In their freedom, the 18th-century schools established a common culture. In contrast, public-school coercion has always stimulated division. It was long used to grind down the papalism of Catholic children into something more like Protestantism. Since then, there has been a shift in the beliefs that public schools seek to eradicate. But the schools remain a means by which some Americans force their beliefs on others. That’s why they are still a source of discord. The temptation to indoctrinate the children of others—to impose a common culture by coercion—is an obstacle to working out a genuine common culture.

There is no excuse for maintaining the nativist fiction that public schools are the glue that hold the nation together. They have become the focal point for all that is tearing the nation apart. However good some public schools may be, the system as a whole, being coercive, is a threat to our ability to find common ground. That is the opposite of a compelling government interest.

The public school system therefore is unconstitutional, at least as applied to parents who are pressured to abandon their own educational speech choices and instead adopt the government’s.

Parents should begin by asking judges to recognize—at least in declaratory judgments—that the current system is profoundly unconstitutional. Once that is clear, states will be obliged to figure out solutions. Some may choose to offer tax exemptions for dissenting parents; others may provide vouchers. Either way, states cannot deprive parents of their right to educational speech by pushing children into government schools.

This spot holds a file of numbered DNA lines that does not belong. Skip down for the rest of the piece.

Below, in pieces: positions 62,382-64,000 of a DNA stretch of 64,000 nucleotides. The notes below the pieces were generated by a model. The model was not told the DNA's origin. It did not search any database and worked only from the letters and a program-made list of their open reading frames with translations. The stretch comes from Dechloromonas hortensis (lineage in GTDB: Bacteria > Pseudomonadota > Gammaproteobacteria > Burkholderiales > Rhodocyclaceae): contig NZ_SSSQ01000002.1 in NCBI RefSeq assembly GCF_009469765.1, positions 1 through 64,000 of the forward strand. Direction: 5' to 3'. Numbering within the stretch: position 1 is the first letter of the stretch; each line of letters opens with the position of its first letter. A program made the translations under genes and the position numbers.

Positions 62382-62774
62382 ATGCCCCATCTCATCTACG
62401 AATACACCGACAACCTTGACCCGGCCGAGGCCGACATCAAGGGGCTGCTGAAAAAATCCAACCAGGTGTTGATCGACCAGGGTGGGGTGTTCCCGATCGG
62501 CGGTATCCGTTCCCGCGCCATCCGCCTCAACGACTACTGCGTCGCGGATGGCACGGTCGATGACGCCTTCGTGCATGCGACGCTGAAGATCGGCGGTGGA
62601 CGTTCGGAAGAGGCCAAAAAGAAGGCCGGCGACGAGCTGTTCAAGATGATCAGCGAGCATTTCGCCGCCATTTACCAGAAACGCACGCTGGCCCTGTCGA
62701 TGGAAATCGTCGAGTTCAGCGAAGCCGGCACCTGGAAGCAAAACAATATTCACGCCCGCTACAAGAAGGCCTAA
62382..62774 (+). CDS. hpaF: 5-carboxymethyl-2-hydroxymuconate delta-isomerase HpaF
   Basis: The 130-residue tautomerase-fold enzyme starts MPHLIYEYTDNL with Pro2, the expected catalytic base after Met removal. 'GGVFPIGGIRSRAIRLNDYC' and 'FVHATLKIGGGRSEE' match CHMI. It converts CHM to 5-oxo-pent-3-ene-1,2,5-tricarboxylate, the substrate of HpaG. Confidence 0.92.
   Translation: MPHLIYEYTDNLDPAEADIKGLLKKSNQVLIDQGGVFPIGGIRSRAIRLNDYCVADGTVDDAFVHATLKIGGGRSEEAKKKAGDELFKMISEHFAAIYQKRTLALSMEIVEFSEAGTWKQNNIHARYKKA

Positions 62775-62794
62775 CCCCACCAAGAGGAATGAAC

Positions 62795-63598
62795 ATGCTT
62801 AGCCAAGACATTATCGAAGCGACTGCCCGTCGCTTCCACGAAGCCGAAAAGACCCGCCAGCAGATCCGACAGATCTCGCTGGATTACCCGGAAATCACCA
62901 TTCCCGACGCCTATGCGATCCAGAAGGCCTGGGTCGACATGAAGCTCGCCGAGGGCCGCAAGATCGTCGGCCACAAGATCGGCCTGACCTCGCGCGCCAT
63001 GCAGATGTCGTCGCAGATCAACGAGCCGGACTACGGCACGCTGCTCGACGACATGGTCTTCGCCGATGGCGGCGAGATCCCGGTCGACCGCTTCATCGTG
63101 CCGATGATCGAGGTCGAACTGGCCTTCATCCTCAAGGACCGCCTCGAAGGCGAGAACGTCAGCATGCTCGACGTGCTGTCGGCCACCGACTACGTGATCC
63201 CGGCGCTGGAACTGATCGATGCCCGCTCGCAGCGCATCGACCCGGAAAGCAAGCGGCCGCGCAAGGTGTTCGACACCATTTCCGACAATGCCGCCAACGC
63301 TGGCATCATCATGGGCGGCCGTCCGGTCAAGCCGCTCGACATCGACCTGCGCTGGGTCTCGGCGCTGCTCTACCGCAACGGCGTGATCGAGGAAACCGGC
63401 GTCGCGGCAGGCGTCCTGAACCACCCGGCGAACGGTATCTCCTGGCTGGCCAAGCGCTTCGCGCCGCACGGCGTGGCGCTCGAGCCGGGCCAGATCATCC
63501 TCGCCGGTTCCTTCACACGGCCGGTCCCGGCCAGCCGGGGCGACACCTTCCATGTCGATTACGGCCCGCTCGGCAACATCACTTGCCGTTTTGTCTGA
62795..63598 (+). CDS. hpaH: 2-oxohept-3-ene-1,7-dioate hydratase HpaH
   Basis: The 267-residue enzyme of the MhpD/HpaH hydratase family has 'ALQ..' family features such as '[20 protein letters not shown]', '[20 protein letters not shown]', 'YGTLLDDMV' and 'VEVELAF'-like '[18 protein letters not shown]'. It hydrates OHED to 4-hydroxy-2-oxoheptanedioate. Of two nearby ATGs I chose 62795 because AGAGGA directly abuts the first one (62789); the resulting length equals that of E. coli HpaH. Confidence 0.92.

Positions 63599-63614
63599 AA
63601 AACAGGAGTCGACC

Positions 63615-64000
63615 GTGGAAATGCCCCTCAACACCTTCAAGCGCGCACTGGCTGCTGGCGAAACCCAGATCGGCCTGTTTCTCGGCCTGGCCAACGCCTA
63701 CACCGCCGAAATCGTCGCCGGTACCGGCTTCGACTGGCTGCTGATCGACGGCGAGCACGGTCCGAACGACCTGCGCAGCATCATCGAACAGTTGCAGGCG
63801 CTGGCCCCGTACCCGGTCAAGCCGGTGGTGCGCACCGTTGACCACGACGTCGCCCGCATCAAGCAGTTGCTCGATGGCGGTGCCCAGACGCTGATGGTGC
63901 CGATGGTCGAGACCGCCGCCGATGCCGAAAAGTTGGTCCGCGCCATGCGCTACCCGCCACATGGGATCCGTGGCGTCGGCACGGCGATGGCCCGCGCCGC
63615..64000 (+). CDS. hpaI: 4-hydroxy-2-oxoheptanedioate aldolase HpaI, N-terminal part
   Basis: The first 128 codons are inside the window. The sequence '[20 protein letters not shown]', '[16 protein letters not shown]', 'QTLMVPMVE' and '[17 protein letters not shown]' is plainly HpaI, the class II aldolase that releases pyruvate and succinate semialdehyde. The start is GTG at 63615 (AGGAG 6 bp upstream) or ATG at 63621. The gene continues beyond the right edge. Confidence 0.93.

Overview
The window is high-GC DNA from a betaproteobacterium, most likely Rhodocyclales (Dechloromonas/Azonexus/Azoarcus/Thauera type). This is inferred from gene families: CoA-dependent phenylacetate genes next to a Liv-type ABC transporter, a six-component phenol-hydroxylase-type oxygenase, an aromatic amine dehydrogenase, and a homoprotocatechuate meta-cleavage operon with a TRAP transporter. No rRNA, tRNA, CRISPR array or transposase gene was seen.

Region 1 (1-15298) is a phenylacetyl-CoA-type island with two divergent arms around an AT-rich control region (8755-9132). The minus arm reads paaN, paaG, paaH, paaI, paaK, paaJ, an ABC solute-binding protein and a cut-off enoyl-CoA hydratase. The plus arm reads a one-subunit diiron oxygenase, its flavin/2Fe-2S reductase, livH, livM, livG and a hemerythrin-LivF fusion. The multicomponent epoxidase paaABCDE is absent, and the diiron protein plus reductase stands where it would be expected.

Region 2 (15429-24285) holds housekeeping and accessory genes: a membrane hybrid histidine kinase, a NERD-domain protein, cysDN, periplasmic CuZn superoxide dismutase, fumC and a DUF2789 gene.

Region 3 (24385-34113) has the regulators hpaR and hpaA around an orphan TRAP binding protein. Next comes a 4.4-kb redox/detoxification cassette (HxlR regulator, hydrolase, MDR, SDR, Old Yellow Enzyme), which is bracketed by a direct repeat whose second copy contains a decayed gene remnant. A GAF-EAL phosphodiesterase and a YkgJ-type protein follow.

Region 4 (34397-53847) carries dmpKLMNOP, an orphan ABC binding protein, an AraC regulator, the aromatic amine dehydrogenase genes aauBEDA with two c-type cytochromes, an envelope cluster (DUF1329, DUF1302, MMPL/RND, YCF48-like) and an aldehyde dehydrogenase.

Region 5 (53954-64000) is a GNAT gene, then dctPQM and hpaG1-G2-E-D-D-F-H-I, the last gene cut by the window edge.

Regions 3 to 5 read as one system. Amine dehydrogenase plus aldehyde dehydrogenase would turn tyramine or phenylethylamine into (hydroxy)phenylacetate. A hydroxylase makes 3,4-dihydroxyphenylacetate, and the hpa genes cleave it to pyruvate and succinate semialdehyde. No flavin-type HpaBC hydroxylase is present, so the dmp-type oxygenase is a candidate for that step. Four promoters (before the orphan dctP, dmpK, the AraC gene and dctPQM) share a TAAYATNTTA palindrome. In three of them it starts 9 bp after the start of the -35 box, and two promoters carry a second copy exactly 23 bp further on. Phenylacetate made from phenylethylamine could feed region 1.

Judges will be reluctant to vindicate the uncomfortable truth that education is mostly speech. Many have assimilated the nativist ideal that public education is a central and compelling government interest. As in 1925, however, the threat to parental speech has become unbearable.

Mr. Hamburger teaches at Columbia Law School and is president of the New Civil Liberties Alliance.

Peter Greene notes that 2021 has been a year of attacks on public education, and he introduces us to an organization that is a little-known but influential player behind the scenes. It has actively sought to destroy teachers unions and to bring Christian beliefs into the classroom. That is, their version of Christian beliefs.

He writes:

The Christian Educators Association is not a new player (you may have heard the name before–we’ll get to that shortly). They were founded as the National Educators Fellowship in 1953 by Dr. Clyde Narramore, an author of over 100 books, most focusing on psychology. He even had a syndicated radio show with his wife Ruth. His shtick was psychology steeped in Christian belief, and he eventually launched and led the Rosemead School of Psychology which has since been folded into Biola University, a private evangelical Christian university in La Mirada, California (we’ll meet them again). Biola was founded as the Bible Institute of Los Angeles by the president of the Union Oil Company of California, based on the model of the Moody Bible Institute, later broadening their programs (including an education department)…

In 1984 they changed the name to Christian Educators Association International, and in 1991, then-leader Forrest Turpen continued restructuring the group to be “an alternative to teachers’ unions, at a time when unions were embracing values more and more hostile to the Biblical worldview.” I was teaching then; I’m not sure what exactly they were upset about (Outcome based education?) Turpen led the group from 1983 till 2003, expanded membership, and went after the secular unions. As always, the mission was unequivocally evangelical; when he died, friends noted his “dogged determination to see the gospel proclaimed to the children of this nation.” After his death, CEAI set up the Forrest Turpen Legacy Grant, asking teachers “Do you dream of impacting your school for Christ?” Grants were awarded for Bibles, tracts, t-shirts, and transportation costs to visit the Ark Encounter, all for various school clubs.